Light Years. University of Brighton 1998.
Light years: connotations of difference and distance, immense ideas of space and time; an implication of (being at) ease … it’s the sort of expression, or image, which lends itself to a teasing variety of interpretation, especially where the work of a painter is concerned. Painters work with light – or rather, they engage in the endless challenge of turning the basic stuff of their activity (oils and acrylic, canvas and charcoal, glazes and so forth) into something that, through the orchestration of line and colour, space and form, somehow comes to speak of that ever-changing, ever-mysterious quality which always remains open to interpretation, whether in terms of a naturalistic or a symbolic view of the world. A successful work of art, we say, sheds a little light on life. But what is the source — or direction — of that light?
For many years now, Paul Benjamins has been a painter of light. A decade or so ago, his work might have drawn upon the stimulation afforded by travels through France, Italy, Greece, Morocco, Israel, America and Egypt. While any such direct references are now hard to locate in the work, Benjamins continues to reveal his love of an essentially Southern abundance of heat and light, expressed in washes of colour pure enough to moisten the tongue — and laced now and then with the sort of bitter-sweet, Northern nostalgia that can recall the German Hölderlin’s gratitude for those times when ‘nostrils nearly ache with the rising scent of lemon and oil from Provence.’
Today, despite the greater abstraction, the liberated plasticity of the work, Benjamins continues to offer juicy, organic paintings to delight the eye. Pleasurable, painterly paintings, these; spacious, spiritual paintings, light years from the angst-ridden heaviness or overly studied conceptualism of a good deal of art of the recent past. A refreshing variety of touch informs such fluid, shape-shifting worlds of freely disposed, yet scrupulously adjusted elements: close cousins of Kandinsky and Miró, Twomby and Francis, one might guess — but cousins who sing their own song, far from the pastiche and paraphrase of much Post-Modernism. Allusive and concrete, impacted and limpid, Benjamins’ paintings unite spontaneity and reflection in both the working and viewing process, rejuvenating the melodic/polyphonic play of colour field and gesture, texture and tone, figure and ground, earth and sky. We fill our lungs and fly. Over landscapes? Perhaps, but landscapes liberated from all traces of the literal, the prosaic.
For a body travelling at the speed of light, time ceases to exist. For a painter such-as Benjamins, immersed in the pure, demanding poetics of his art, sociologistic imperatives of history and theory (which determine so much art and art historical discourse today) surrender to space, energy and light. What was it that the Hindu sages said? ‘He who understands has wings.’ Here is a painter’s understanding of what it can mean to track the mystery of light years, to conjure the energy of immense, imaginal wings.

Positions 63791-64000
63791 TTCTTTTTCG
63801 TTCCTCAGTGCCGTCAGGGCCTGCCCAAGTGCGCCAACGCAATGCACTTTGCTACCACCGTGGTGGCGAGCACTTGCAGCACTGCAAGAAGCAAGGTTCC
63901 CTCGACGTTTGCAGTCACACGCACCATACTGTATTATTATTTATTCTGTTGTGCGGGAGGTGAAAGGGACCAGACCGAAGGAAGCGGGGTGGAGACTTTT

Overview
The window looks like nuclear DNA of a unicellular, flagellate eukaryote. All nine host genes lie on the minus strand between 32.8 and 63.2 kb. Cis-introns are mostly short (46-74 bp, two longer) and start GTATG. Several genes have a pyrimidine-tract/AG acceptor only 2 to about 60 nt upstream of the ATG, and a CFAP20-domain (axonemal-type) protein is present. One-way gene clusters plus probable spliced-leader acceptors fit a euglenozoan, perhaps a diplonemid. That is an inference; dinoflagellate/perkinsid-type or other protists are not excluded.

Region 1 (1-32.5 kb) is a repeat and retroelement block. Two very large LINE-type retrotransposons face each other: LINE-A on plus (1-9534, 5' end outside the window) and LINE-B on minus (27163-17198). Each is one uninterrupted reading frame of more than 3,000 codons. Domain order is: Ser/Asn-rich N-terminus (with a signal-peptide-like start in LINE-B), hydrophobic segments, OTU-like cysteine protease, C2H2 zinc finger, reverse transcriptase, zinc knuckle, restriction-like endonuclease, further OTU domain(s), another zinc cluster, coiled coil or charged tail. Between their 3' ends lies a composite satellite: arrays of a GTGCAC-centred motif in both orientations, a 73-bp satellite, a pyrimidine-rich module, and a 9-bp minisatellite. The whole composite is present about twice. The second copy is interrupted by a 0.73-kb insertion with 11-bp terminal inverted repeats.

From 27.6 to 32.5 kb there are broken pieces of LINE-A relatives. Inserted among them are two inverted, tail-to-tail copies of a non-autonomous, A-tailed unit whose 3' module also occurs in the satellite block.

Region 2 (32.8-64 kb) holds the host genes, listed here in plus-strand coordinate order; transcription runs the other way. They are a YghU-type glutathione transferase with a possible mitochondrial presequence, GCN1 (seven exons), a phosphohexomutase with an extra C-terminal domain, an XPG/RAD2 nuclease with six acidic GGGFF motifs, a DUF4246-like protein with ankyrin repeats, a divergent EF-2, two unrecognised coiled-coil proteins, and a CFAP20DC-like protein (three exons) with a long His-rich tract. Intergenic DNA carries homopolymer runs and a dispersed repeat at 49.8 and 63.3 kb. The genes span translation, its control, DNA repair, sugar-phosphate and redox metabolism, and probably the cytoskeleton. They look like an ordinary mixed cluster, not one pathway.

Londres-Paris. 28 Sept – 3 Oct 1991.
Dans l’atelier de Paul Benjamins, nous avons cherché des correspondances françaises à ce mot anglais (“musings”) qu’il avait choisi pour titrer son exposition à Paris, “Musings on the approach of a new age”. Titre qui faisait se rencontrer deux sortes d’inspiration, antinomiques, conflictuelles même et qui sont peut-être le nerf de son travail en ce moment: le goût pour l’allégresse, et le sens du drame.
L’allégresse – s’il faut séparer un thème de l’autre – il la dit avec a couleur. Jamais depuis dix ans, Benjamins n’a autant eu envie de jouer avec la couleur, de peindre avec la couleur.
Les années 80, il a tiré sa peinture de fonds blancs, pour dire que son choix du tout ou rien tenait à l’évocation, aux réminiscences, telles que la peinture pouvait les restituer, les lui donner à voir. Détails d’architectures appartenant à des civilisations passées et disparues, paysages méditerranéens, signes noirs griffés qui montraientl’indéchiffrable de la mémoire.
Les sujets – si c’en était, car ils étaient plutôt prétextes à trouver l’organisation picturale de temps et d’espaces sans liens objectifs – se détachaient du blanc de la toile ou du papier, comme ils peuvent se détacher du rêve ou de la surface de l’eau pour venir vers l’oeil.
Ses tableaux étaient des ponts, des arches, immatériels et sensibles, qui sur la rétine venaient poser des sensations de couleurs, de traits, de brossages estompés, de lavis, de coulures pour trouver chez le spectateur un acquiescement enfoui derrière son savoir, son histoire.
Il y avait quelque chose qui en appelait à la virginité. Pas seulement à cause de tout ce blanc présent, aveuglant même, mais parce que ce qui était dit, peint, cherchait sa source dans l’oeil du regardant, une source dans sa mémoire première, la mémoire délavée de tout ce qui se passe et se fait dans le présent.
Aujourd’hui, tout est renversé, Benjamins appelle un autre regard. Le movement ne se passe plus du tableau vers le spectateur, mais la vision cogne le tableau, le fond du tableau.
Comme si lui, le peintre, avait changé et demandait autre chose à sa peinture. Une confrontation. Une mise à plat, une dénomination première: nommer tous les combattants avant que la bataille s’engage, et tout mettre sur la toile de ce qu’elle peut dire, ce qu’elle ne sait pas dire aussi, puisqu’il n’y a pas d’autre moyen qu’elle et qu’il faut en passer par elle uniquement – quitte à en laisser des plumes, ou des pinceaux.
Du coup l’espace des tableaux a changé. Les choses se passent frontalement. Le regard cogne au tableau. Comme un combat de têtes. De plein front. Le tableau attrape le regard, le capte et le garde.
La couleur, l’alIégresse de la couleur, Benjamins s’en défiait comme de la seduction. Aujourd’hui il la prend, s’en sert, avec le goût du défi. Capter quelque chose de la peinture, quelque chose de plus vaste, de plus généreux, de plus difficile à cerner aussi, à maîtriser, en ne respectant peut-être qu’une loi – si elle en est une – L’ironie.
Entre le drame du monde tel qu’il est, de la terre à jamais ronde, de la noirceur des guerres dévastatrices et des passions destructives, il y a le goût sensible et presque sensuel pour tout ce qui peut s’exprimer et que dans ses tableaux il trace, d’une fleur, d’un cadre, d’un coeur, d’une arche, pour que s’affronte et se disperse ce qui peut être saisi et qui de toute façon s’enfuit aussi.
C’est un ordre organique que cherche Paul Benjamins. Quelque chose qui a à voir avec l’énergie, première, joyeuse, et le désespoir de la disparition où l’aléatoire le dispute à réphémère.
Et ce combat avec le temps, saisi, arraché, qui a lieu dans l’espace du tableau, est peut-être la rencontre ironique du monde tel qu’il est et de l’espoir d’un autre monde. Ce que Benjamins nomme “Musings on the approach of a new age”, et qu’il faudrait entendre comme “Méditations sans prétention sur un monde à venir”?